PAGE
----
"The implementation of this policy will only serve to hurt the poor, who are the intended beneficiaries of the services," the Zambia Episcope Conference, the Council of Churches in Zambia, the Evangelical Fellowship of Zambia, and the Islamic Council of Zambia said in a joint statement obtained by Anadolu Agency.
"If the decision isn't repealed, it will be impossible for us to offer the intended social services," they said.
In November, the government revoked the tax-exempt status of public benefit organizations and non-state charitable agencies, including religious organizations.
Religious leaders, however, say this will undermine their operations and increase the cost of providing social services.
If the government did not reverse the decision, they warned, they might be forced to stop providing services in the fields of health, education, vocational training, home-based care and hospices.
"If the government doesn't reconsider and reinstate the previous process [tax exemptions]… the poor, who are the primary beneficiaries of the services, will suffer in so far as they will be deprived of essential services provided by donations from abroad through local charities," said the groups.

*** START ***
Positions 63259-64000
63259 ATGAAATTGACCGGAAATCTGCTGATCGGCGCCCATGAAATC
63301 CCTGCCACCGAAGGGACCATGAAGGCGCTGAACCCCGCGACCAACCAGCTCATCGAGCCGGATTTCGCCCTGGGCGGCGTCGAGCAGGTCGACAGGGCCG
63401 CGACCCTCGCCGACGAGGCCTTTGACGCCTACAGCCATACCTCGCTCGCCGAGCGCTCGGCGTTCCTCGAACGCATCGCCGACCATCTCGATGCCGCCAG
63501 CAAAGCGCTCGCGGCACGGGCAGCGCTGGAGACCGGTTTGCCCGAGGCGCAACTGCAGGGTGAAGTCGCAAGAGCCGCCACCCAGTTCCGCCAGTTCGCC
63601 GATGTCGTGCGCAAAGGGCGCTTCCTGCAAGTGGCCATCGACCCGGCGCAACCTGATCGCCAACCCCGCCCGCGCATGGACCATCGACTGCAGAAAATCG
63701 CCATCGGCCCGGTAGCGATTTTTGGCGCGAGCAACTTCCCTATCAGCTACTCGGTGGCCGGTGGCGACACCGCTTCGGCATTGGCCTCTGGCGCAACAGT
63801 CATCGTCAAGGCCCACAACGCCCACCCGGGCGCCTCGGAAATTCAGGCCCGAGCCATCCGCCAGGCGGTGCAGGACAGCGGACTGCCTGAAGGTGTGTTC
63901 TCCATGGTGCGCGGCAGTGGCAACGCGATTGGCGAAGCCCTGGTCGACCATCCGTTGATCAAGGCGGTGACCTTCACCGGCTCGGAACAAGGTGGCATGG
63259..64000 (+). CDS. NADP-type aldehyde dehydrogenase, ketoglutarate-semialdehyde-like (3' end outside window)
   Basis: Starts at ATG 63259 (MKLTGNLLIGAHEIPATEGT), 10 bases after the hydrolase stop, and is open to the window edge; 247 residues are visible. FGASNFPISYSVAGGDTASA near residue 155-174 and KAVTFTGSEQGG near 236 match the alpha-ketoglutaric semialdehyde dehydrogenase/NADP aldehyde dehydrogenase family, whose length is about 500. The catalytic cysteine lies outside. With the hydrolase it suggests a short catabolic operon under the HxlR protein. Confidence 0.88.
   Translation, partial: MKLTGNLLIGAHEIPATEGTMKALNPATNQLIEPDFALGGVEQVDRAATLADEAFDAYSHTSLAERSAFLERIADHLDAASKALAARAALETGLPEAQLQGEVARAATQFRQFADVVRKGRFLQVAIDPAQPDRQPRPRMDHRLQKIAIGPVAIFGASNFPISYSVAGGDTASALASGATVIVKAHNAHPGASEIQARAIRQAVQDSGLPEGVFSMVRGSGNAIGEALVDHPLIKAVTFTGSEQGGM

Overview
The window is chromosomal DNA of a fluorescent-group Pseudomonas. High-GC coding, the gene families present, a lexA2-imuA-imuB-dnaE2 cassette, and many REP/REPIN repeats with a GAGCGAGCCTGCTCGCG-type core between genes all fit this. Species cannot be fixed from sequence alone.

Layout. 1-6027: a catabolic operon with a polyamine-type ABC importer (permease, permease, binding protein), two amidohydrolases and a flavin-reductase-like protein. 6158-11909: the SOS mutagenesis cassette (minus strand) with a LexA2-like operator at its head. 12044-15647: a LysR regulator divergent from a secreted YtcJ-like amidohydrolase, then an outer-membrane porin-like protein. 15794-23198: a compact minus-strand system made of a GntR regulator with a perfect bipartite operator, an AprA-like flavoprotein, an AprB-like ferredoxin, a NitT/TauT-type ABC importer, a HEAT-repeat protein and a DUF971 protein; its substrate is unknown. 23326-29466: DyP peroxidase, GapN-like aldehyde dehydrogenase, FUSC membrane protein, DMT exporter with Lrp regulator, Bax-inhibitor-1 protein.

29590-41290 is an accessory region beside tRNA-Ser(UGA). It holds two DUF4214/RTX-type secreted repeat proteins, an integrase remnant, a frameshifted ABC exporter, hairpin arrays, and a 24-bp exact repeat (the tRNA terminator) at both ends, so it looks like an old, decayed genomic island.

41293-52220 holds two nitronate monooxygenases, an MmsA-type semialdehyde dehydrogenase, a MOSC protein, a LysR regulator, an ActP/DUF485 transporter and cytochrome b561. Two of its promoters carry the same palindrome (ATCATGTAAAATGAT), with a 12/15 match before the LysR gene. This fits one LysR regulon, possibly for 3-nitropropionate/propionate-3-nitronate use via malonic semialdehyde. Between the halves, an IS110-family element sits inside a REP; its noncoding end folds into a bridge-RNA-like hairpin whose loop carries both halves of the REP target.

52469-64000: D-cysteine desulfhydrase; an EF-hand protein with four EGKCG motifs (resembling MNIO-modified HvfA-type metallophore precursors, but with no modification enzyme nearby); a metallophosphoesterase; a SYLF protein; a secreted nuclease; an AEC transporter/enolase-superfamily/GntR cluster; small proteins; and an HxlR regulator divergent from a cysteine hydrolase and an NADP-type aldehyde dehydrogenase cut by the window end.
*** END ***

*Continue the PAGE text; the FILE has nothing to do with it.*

Since independence, religious movements in Zambia have been instrumental in supplementing government efforts to provide education, health and welfare services.
In some parts of the country, all education, health and welfare services are provided by religious groups.
Government spokesman Fackson Shamenda said the government had been prompted to revoke tax exemptions because some NGOs, including religious organizations, had abused the exemptions for political or personal gain.
Nonetheless, he asserted his government was ready to discuss the matter with the aggrieved bodies.
"As a government, we are willing to dialogue with religious bodies who are our partners in development," he told AA. "These organizations are partners in development, and their contribution to the nation is feasible.